User application logic may need to store some results. Internal registers or non addressable registers can be used for this purpose. They can also be specified in the form of a table with the register names and the width of the register.
- Sequences (Configuration and Tests)
A sequence isa “set of steps” that involve reading/writing specific bit fields of registers in the IP/SoC. These sequences can be simple, or complex involving conditional expressions, array of registers, loops, etc. Users provide sequence specification in different forms like PSS, Python, and Agnisys proprietary format. Agnisys products then generate the UVM sequences for verification, SystemVerilog sequences for validation, C code for firmware & device driver development, and various output formats for automatic test equipment (ATE).
Benefits to users
- Executable specifications serve as a common ground for communication between different stakeholders in the development process, including architects, designers, verification engineers, firmware developers, and post silicon validation engineers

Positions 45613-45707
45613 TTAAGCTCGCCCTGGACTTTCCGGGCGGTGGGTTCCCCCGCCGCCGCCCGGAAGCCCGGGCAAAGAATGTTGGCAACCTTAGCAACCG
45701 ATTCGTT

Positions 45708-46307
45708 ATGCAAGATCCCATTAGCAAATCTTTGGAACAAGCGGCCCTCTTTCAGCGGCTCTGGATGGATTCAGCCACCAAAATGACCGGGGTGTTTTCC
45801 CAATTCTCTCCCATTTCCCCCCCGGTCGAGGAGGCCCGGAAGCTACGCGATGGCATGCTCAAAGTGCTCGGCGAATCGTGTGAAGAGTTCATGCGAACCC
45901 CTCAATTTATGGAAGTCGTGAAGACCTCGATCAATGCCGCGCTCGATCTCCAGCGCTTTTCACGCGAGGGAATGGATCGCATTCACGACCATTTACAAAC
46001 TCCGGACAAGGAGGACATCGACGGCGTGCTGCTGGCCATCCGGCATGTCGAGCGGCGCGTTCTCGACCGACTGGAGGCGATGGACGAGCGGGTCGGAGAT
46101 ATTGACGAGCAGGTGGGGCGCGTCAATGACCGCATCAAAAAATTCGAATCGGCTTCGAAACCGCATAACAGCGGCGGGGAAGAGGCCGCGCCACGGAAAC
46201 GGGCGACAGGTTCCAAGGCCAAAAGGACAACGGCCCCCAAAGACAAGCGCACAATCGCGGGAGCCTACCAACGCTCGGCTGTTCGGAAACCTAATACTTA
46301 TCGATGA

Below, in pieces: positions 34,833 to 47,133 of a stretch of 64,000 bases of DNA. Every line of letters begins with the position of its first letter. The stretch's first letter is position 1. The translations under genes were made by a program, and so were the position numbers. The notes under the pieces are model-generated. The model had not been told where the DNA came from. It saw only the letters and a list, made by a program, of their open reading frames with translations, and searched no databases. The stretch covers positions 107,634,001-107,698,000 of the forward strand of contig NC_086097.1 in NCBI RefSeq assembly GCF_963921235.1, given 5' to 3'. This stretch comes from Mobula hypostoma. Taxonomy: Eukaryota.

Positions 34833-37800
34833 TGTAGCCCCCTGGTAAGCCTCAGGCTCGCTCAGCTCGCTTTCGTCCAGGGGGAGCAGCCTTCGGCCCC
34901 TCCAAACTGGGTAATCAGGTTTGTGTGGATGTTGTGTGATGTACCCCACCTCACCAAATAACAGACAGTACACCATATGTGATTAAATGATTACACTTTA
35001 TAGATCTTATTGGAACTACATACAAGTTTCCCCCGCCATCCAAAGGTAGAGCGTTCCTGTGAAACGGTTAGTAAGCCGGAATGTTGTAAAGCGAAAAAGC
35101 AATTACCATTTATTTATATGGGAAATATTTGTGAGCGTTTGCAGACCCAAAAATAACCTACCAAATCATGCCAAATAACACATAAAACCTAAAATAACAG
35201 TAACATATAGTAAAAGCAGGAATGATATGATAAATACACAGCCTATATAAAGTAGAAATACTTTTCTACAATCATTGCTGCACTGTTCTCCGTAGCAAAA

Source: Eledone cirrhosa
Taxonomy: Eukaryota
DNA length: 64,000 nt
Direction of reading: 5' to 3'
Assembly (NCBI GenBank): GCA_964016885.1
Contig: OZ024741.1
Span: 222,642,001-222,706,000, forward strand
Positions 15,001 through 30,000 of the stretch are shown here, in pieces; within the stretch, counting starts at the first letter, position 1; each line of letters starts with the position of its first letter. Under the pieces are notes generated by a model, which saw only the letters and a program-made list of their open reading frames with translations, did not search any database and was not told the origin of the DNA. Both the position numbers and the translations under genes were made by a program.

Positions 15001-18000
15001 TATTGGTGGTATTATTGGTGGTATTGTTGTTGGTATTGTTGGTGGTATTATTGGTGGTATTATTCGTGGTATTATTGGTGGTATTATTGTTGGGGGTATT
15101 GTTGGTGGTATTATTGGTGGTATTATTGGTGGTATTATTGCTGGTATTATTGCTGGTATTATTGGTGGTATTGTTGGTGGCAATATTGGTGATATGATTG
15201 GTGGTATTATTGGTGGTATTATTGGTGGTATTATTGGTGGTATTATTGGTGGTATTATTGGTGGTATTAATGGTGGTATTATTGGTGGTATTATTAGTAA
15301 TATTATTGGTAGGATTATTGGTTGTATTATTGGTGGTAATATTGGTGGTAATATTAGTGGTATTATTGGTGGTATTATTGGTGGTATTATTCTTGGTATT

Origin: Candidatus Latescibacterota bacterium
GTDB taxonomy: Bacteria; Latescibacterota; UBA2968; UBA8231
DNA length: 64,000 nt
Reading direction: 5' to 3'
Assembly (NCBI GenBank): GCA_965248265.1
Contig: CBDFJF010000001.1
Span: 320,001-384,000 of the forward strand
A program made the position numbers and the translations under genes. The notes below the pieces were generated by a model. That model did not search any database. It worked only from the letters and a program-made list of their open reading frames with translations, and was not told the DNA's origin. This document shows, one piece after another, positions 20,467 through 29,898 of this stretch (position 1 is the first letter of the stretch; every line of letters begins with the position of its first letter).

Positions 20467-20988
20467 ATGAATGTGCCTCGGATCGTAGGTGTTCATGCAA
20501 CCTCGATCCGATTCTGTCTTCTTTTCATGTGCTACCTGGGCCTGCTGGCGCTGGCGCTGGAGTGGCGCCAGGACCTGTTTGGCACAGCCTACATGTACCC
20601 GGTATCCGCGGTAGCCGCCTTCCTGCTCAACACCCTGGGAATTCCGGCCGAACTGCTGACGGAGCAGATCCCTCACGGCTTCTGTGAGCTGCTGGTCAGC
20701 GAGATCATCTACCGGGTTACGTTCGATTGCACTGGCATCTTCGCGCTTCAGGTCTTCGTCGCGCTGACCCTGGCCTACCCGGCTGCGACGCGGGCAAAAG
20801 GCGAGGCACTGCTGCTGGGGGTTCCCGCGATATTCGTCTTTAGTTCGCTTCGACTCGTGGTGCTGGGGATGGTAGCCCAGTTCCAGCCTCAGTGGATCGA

- Agnisys products analyze the specification to ensure that it meets certain design criteria, helping to identify potential issues early in the development process
- Automation reduces manual intervention, significantly avoiding human errors
- Significant reduction, about 30%, in overall IP/SoC development cycle time
- Ensures traceability: Changes to the specification can be tracked and traced throughout the development lifecycle. This traceability ensures that design decisions are well documented and can be revisited and understood at any point in the future
Overall, the use of executable specifications in front-end electronics architecture contributes to a more rigorous and efficient development process, helping to ensure that the final product meets the specified requirements and performs as intended.
If you wish to download a copy of this white paper, click here